Sellers taking buyers to court to force a closing? - Posted by Mike

Posted by John Merchant on August 14, 2003 at 04:52:07:

Nope, courts quite normally order S to deliver, and pay damages to B.

Have you filed anything in deed records to “memorialize” your P & S rights? If not, I’d suggest you do so immediately, so the S here doesn’t go around you to 2d B.

Sellers taking buyers to court to force a closing? - Posted by Mike

Posted by Mike on August 13, 2003 at 14:49:19:

I’ve been actively flipping parcels of land. The retail value for these parcels is generally in the 10-20k area. I may have to back out of some of these deals down the line. I’m wondering how common it is for a seller to sue a buyer who signs a contract but decides to back out and not close? These transactions are pretty small and I would think it would be a waste of time for a seller to take legal action. What are the odds a buyer will try to force me to close?

This is happening to me. - Posted by Matt Graham

Posted by Matt Graham on August 15, 2003 at 16:06:20:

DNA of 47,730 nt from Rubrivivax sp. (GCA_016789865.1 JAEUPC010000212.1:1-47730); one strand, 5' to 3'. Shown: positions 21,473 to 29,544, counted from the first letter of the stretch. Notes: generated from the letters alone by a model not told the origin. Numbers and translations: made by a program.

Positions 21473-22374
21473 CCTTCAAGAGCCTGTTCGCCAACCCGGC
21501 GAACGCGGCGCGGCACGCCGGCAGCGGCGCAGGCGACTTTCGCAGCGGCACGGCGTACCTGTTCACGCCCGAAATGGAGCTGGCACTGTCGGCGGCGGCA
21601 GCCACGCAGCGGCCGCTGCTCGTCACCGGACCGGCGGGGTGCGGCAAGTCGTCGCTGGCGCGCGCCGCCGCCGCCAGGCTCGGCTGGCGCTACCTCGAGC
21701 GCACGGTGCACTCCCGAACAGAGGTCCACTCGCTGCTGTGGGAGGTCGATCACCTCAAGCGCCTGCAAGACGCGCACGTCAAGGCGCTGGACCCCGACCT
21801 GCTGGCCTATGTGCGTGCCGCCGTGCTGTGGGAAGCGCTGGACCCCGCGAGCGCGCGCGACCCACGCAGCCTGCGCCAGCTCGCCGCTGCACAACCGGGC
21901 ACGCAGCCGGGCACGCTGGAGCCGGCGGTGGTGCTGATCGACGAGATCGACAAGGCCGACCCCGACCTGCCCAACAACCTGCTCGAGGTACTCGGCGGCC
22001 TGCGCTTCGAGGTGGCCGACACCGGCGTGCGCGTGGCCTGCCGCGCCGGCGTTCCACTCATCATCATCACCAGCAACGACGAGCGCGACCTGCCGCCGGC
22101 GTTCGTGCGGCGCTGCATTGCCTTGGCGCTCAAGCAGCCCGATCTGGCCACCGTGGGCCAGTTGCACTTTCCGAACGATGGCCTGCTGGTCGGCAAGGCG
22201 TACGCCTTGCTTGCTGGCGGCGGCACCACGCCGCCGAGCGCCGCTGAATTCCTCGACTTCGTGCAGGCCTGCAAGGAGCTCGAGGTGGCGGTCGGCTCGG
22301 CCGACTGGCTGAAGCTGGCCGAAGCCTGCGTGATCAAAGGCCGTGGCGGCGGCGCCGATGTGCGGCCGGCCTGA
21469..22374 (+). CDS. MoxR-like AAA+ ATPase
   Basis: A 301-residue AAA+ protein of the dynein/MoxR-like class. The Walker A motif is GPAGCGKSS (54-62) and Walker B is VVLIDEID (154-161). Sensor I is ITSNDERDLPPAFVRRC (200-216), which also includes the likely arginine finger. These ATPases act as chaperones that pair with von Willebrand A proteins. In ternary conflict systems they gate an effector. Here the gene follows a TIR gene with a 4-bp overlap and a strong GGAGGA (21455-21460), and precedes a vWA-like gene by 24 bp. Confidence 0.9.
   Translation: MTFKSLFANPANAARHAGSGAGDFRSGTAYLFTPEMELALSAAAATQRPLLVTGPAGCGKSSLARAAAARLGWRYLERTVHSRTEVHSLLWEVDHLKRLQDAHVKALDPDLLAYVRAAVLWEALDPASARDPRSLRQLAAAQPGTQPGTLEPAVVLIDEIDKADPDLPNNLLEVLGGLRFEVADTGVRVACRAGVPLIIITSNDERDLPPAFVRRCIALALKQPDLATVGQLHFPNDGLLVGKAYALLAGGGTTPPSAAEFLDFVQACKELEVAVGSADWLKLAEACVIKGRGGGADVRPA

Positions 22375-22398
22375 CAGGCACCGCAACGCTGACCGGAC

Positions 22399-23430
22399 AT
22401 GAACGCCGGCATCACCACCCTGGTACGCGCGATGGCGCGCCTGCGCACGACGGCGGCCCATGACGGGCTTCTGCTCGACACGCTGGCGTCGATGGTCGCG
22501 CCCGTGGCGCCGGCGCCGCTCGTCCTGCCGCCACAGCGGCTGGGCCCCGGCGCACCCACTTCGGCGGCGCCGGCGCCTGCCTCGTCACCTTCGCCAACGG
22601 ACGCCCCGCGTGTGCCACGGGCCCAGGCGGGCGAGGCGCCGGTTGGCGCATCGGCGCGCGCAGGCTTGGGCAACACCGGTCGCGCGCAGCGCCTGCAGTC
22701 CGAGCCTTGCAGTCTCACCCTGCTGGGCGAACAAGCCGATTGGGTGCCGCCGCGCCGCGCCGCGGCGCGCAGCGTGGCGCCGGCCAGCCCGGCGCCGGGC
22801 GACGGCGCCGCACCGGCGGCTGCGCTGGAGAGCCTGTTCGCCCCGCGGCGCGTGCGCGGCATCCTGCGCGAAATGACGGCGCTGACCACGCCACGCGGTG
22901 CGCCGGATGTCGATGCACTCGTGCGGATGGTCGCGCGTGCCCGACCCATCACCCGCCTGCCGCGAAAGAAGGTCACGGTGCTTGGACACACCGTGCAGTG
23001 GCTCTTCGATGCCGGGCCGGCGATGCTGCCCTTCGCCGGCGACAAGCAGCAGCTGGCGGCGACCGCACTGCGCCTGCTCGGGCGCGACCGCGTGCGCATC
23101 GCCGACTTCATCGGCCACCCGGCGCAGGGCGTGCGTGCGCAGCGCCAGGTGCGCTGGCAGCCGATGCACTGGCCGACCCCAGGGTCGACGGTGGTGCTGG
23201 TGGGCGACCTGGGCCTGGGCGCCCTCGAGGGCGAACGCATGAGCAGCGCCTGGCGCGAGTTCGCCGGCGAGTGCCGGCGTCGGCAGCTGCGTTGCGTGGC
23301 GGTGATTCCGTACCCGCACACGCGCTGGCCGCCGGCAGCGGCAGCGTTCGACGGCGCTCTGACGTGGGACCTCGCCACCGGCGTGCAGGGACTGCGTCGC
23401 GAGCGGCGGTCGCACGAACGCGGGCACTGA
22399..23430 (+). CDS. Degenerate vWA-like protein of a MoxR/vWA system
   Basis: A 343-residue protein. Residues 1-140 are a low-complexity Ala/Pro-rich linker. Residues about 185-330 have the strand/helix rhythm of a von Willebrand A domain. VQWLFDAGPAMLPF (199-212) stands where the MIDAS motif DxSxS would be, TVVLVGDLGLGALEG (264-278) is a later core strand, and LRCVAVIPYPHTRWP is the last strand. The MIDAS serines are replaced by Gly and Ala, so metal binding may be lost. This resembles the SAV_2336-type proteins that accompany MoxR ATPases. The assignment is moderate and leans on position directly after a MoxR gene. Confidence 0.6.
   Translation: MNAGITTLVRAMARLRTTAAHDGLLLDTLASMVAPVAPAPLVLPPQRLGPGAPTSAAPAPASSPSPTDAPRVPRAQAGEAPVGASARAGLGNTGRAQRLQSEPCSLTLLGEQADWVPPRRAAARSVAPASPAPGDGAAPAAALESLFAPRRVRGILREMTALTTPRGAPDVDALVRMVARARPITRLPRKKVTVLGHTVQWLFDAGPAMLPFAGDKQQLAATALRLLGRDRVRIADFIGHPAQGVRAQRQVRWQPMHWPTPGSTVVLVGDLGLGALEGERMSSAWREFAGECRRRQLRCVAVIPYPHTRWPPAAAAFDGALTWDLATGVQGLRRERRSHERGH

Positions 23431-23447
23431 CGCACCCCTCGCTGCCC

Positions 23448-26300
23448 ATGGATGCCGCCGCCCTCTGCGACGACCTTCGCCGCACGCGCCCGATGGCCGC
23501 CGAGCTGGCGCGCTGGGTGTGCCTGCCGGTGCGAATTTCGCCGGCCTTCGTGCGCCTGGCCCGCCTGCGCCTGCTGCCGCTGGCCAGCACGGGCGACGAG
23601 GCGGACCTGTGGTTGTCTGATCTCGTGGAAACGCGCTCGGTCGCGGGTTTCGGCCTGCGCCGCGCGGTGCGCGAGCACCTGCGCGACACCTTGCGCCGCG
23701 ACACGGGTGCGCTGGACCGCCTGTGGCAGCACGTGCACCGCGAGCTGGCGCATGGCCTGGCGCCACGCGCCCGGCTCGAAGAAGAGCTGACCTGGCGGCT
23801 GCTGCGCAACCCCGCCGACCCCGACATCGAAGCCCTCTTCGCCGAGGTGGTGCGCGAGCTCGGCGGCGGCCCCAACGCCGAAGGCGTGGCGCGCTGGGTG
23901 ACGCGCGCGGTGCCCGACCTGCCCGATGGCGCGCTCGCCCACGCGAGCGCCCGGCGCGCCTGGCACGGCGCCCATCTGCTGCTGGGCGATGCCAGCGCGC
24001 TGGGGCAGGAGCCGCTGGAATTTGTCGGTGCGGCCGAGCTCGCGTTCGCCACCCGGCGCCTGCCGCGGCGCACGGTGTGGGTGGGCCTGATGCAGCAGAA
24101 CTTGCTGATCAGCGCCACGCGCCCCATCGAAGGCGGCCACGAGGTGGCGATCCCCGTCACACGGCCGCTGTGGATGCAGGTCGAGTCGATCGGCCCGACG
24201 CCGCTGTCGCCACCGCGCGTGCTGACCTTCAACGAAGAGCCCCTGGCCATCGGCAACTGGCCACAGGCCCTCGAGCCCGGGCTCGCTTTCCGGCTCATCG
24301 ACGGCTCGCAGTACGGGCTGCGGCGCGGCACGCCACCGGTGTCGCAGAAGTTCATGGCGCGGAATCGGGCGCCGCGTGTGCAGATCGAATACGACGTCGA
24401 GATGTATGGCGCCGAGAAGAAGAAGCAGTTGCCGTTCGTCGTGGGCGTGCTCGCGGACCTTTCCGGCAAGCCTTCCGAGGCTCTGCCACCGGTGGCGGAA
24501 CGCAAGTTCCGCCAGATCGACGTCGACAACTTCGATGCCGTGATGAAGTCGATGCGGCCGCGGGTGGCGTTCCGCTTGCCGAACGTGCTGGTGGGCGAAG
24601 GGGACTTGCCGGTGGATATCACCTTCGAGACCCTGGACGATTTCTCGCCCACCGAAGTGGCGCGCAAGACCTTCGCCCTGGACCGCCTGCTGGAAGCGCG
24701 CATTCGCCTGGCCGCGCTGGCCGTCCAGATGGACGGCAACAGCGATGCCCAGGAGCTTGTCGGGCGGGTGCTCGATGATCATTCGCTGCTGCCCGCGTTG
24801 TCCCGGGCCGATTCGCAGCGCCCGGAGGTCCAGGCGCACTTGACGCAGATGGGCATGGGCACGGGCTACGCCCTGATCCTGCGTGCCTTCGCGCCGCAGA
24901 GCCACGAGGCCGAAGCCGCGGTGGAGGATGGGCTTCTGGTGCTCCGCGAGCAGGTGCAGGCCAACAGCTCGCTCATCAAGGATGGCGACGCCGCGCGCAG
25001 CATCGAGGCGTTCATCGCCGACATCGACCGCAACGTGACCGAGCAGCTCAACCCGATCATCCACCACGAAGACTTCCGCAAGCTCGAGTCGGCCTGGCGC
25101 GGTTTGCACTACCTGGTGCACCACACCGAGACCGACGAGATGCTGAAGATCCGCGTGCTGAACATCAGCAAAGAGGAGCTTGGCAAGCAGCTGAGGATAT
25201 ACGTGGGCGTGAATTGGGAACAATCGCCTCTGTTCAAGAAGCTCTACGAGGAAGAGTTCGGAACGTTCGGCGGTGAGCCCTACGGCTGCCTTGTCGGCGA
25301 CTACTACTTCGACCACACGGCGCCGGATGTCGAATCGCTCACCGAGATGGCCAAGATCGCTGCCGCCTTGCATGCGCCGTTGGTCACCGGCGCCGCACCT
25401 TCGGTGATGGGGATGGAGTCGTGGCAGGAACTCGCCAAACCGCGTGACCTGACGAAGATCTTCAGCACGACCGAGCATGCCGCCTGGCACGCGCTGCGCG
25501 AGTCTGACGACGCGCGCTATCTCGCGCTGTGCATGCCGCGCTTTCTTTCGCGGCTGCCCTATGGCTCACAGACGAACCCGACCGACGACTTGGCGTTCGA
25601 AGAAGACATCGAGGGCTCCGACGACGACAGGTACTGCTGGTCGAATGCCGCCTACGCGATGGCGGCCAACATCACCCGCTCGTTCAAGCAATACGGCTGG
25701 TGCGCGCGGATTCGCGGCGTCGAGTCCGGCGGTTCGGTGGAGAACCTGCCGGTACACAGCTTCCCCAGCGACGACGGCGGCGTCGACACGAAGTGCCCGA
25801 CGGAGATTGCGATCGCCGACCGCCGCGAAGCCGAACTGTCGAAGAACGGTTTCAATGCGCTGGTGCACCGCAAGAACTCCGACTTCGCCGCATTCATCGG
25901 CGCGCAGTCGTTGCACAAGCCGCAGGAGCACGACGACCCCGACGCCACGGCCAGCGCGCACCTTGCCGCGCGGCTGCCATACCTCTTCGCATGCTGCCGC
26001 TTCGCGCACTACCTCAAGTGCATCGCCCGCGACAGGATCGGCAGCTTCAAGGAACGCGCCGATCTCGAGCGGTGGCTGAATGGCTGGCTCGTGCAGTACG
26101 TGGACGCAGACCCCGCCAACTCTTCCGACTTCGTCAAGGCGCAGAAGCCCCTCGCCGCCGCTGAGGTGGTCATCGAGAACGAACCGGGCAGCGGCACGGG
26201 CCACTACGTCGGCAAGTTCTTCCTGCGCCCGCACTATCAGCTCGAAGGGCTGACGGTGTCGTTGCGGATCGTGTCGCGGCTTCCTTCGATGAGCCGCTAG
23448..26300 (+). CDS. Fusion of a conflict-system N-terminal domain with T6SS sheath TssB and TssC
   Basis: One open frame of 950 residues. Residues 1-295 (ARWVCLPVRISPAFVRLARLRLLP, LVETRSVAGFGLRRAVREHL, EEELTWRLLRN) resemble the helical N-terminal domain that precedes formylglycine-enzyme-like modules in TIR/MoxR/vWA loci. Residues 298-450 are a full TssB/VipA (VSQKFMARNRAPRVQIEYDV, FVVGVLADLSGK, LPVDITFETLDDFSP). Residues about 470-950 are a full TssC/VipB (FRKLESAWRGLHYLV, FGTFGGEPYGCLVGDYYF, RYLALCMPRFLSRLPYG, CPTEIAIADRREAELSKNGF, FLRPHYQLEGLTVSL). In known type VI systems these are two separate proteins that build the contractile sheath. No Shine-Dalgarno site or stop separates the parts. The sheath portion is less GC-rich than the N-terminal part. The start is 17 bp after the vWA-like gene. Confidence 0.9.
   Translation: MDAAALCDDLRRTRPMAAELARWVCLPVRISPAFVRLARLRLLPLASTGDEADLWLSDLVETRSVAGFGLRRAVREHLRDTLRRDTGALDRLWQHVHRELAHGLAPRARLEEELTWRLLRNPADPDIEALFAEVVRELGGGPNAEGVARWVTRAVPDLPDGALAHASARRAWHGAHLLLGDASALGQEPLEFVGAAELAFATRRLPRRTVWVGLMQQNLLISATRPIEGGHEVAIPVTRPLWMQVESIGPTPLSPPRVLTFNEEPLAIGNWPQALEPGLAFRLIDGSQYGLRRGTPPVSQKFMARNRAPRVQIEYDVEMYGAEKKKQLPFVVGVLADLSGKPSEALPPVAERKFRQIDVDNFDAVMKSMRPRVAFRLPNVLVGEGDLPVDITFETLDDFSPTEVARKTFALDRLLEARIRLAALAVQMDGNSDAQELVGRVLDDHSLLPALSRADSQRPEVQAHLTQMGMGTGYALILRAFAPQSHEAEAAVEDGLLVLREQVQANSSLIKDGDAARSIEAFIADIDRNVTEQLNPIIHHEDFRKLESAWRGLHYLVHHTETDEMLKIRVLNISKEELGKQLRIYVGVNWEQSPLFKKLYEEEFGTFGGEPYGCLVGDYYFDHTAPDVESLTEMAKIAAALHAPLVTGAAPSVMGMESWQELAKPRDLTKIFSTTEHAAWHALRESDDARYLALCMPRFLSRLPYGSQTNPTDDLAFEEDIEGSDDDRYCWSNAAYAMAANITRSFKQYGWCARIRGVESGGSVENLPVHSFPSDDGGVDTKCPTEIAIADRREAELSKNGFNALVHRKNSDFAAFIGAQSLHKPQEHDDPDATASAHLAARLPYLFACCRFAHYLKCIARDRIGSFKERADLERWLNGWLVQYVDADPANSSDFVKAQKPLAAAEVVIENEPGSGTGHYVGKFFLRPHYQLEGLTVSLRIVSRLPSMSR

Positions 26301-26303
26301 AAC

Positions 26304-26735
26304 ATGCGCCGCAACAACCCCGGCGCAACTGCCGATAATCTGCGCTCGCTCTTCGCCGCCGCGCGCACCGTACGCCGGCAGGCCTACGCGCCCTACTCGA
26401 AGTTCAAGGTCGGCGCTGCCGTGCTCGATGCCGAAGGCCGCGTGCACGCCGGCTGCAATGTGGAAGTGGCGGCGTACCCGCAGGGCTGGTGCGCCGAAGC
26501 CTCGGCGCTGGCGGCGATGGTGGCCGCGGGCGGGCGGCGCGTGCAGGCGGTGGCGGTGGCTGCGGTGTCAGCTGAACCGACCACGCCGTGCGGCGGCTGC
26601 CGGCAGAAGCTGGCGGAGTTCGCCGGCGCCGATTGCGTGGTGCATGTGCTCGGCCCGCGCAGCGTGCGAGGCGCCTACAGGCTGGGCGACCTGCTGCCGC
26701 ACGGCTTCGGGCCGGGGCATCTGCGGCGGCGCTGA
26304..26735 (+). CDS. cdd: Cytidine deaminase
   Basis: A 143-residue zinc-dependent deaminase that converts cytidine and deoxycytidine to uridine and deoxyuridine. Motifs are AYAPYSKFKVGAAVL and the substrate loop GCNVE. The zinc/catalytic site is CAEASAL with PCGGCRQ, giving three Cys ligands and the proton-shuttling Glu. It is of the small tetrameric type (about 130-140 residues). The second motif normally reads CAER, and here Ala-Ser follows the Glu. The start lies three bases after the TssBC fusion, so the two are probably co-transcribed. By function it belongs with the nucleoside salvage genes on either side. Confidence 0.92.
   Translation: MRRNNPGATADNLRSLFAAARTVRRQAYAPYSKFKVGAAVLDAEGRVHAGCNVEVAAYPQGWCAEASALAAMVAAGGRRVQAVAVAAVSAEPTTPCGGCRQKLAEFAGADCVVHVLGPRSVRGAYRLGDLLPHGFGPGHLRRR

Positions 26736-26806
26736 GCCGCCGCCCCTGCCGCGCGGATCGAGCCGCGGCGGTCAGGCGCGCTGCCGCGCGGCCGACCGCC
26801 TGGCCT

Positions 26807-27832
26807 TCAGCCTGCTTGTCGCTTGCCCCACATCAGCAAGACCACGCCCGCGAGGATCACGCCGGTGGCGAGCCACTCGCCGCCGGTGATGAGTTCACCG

I posted a similair scenario on 8-11-02 “Buyer breaches contract…”. Our attorney feels we have a strong case, but our real estate agent and her broker have tried to convince us to drop this and move on. What do you think?

Almost non-existent - Posted by John Merchant

Posted by John Merchant on August 13, 2003 at 20:29:42:

Almost never in residential RE world; in larger commercial deals, different story, and this is a big litigation field for the big ones.

As for residential, the attorneys fees usually are a big turn off and rarely does the seller pursue; it’s easier for him to just go find a real buyer, and he doesn’t have all the cost and risk of trying to collect from the defaulting buyer.

Re: Almost non-existent - Posted by Mike

Posted by Mike on August 14, 2003 at 11:59:02:

Thanks for the response. I figured this was the case.

How about the flip side? - Posted by Gary

Posted by Gary on August 14, 2003 at 01:48:33:

What’s the chances I could get a seller to sell as agreed in a signed purchase agreement? I signed a sweet deal from a seller behind in payments. A week after signing the contract, the seller finds that the lender will allow a forebearance and therefore will not sell. Can I win this case and have her perform on the contract or would a judge sympathize with the seller?